I’m going to let you in on a secret that not all landscape designers will share with you…good landscaping design is simple! Good design, quite simply, is an idea or inspiration that is transformed into a plan that works for you. To quote an old cliche, the whole is much more than the sum of it’s parts. While the principles that guide good design apply to a variety of disciplines such as architecture, interior design and sculpting to name a few, the difference between landscape design and those disciplines is that in landscape design our finished product is dynamic. A garden is never the same two days in a row let alone two seasons in a row. And personally, I think that is exactly why people find it so intimidating.
Good design is part art and part science, part knowledge and part intuition. It doesn’t matter if you’re thinking about backyard landscape design, front yard landscape design, formal landscape design or sustainable landscape design, the same set of landscape design tools will be utilized. Even if you’re contemplating styles of landscape design as diverse as Japanese landscape design, tropical landscape design or cottage landscape design, the principles that you must follow to end up with a beautifully, timeless design are the same.
Different schools of landscape design may have more or fewer basic principles and they may call them by different names but I believe that if you fully understand and follow each of the following basic principles when developing your landscape design, you will indeed end up with a plan, built on your inspiration and ideas, that is greater than the sum of it’s parts.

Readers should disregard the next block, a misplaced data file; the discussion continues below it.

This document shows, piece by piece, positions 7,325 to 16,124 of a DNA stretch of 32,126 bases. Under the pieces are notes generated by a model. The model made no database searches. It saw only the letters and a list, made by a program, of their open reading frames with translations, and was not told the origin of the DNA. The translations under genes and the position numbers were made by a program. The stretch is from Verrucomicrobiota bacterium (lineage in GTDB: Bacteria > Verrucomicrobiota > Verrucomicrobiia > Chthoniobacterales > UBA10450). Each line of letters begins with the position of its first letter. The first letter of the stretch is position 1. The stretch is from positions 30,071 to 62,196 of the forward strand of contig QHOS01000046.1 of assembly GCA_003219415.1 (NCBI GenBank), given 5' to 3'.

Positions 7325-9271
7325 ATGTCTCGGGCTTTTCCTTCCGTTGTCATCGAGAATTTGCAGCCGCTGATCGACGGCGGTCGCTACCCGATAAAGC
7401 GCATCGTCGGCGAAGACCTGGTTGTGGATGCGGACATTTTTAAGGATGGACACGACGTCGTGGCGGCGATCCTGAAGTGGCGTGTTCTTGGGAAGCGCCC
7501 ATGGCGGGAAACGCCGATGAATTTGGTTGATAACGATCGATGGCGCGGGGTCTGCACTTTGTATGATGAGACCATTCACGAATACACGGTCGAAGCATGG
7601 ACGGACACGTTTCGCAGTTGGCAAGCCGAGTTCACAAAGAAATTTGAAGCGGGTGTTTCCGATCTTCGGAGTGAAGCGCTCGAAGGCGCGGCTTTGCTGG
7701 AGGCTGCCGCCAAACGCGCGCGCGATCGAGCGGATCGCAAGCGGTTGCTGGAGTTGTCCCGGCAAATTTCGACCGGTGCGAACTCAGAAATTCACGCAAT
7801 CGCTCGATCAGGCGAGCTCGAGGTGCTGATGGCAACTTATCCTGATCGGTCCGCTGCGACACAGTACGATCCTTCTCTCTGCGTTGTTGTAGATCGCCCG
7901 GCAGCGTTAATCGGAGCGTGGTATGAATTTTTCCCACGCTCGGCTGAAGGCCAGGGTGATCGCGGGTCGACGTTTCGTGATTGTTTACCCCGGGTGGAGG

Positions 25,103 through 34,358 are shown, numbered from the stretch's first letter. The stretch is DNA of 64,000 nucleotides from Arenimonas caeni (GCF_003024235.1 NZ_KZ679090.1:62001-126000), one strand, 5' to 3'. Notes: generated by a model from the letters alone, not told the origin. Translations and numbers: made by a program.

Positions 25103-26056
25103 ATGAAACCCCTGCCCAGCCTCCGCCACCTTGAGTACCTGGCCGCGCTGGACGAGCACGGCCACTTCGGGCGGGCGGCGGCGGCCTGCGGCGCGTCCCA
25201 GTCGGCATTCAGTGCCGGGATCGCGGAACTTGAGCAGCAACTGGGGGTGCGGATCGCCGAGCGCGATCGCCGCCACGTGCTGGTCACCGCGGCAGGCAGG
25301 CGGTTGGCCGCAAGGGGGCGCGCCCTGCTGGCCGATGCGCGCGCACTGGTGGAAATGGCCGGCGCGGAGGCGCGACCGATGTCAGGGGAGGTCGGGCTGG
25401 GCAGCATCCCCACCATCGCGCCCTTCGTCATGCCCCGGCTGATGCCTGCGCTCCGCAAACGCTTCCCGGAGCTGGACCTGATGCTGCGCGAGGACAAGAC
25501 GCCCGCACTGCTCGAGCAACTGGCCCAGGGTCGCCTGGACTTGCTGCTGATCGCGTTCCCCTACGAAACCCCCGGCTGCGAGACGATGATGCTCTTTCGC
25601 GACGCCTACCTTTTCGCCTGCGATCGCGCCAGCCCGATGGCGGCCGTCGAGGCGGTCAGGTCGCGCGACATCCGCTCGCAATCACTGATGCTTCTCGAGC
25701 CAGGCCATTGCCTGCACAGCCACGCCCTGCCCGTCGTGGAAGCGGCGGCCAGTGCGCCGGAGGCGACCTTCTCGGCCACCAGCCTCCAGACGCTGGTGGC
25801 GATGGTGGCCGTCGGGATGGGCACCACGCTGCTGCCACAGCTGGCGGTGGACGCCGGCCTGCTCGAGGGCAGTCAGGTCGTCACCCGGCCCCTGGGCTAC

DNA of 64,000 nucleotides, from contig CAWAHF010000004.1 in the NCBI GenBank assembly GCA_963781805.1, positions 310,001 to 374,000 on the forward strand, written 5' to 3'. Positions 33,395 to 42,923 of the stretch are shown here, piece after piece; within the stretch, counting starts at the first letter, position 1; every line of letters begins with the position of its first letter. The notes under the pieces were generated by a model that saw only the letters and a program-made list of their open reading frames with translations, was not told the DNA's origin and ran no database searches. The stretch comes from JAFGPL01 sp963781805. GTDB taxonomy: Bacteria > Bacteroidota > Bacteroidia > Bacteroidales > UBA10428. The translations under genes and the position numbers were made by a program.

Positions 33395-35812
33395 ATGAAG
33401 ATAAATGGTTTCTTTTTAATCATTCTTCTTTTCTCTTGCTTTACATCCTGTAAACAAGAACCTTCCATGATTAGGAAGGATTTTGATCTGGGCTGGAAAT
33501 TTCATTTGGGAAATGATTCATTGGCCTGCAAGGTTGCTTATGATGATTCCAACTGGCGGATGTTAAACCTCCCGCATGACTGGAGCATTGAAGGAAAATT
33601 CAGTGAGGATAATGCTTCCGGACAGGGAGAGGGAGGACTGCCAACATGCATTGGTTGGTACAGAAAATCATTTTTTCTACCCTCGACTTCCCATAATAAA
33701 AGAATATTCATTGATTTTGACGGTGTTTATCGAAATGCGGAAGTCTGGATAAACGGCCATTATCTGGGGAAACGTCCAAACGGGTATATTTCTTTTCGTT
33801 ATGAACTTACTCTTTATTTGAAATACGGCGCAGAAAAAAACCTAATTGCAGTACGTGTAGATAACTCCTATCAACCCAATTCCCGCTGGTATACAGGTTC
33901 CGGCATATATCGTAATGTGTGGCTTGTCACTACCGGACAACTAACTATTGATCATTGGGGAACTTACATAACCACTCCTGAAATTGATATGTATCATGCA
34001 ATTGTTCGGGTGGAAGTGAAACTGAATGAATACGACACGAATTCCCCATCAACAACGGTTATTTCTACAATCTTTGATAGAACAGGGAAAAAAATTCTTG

As I see it, the five basic principles of good landscape design are:
- Unity: All elements of the design should belong together and should tell the same story.
- Balance: A design that is in balance has a definite level of comfort and order to it. Sometimes it’s easier to see ‘unbalance’ than balance.
- Proportion: Refers to the relative size of one design element in relation to nearby elements. Size and scale greatly influence proportion.
- Rhythm and movement: This can be the way you physically move around a garden or the way your eye is drawn around the garden.
- Interest (focal point or emphasis): Good design will incorporate elements to attract attention and to draw the visitor deeper into the design.
While I have only listed the basic principles here, in future postings I will discuss each of the five landscape design principles in detail, giving you examples and ideas on how to use each one, so you can really understand them and begin to incorporate them into the design for your own garden.